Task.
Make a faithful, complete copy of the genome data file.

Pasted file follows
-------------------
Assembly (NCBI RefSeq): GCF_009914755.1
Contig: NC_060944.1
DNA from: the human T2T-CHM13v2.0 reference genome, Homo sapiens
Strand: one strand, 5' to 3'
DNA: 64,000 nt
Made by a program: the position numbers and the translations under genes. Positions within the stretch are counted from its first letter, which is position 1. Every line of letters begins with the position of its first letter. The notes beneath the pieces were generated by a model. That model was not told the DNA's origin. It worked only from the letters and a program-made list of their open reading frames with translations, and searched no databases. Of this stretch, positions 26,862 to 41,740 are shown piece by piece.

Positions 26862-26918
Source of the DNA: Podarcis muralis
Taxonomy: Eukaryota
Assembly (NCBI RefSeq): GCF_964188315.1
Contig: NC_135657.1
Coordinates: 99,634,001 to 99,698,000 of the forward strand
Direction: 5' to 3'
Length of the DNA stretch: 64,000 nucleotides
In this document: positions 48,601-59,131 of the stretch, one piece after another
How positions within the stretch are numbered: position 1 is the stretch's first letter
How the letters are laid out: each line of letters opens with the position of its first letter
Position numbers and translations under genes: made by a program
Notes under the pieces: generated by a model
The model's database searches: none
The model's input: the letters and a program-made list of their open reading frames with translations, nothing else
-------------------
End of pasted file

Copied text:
Assembly (NCBI RefSeq): GCF_009914755.1
Contig: NC_060944.1
DNA from: the human T2T-CHM13v2.0 reference genome, Homo sapiens
Strand: one strand, 5' to 3'
DNA: 64,000 nt
Made by a program: the position numbers and the translations under genes. Positions within the stretch are counted from its first letter, which is position 1. Every line of letters begins with the position of its first letter. The notes beneath the pieces were generated by a model. That model was not told the DNA's origin. It worked only from the letters and a program-made list of their open reading frames with translations, and searched no databases. Of this stretch, positions 26,862 to 41,740 are shown piece by piece.

Positions 26862-26918
Source of the DNA: Podarcis muralis
Taxonomy: Eukaryota
Assembly (NCBI RefSeq): GCF_964188315.1
Contig: NC_135657.1
Coordinates: 99,634,001 to 99,698,000 of the forward strand
Direction: 5' to 3'
Length of the DNA stretch: 64,000 nucleotides
In this document: positions 48,601-59,131 of the stretch, one piece after another
How positions within the stretch are numbered: position 1 is the stretch's first letter
How the letters are laid out: each line of letters opens with the position of its first letter
Position numbers and translations under genes: made by a program
Notes under the pieces: generated by a model
The model's database searches: none
The model's input: the letters and a program-made list of their open reading frames with translations, nothing else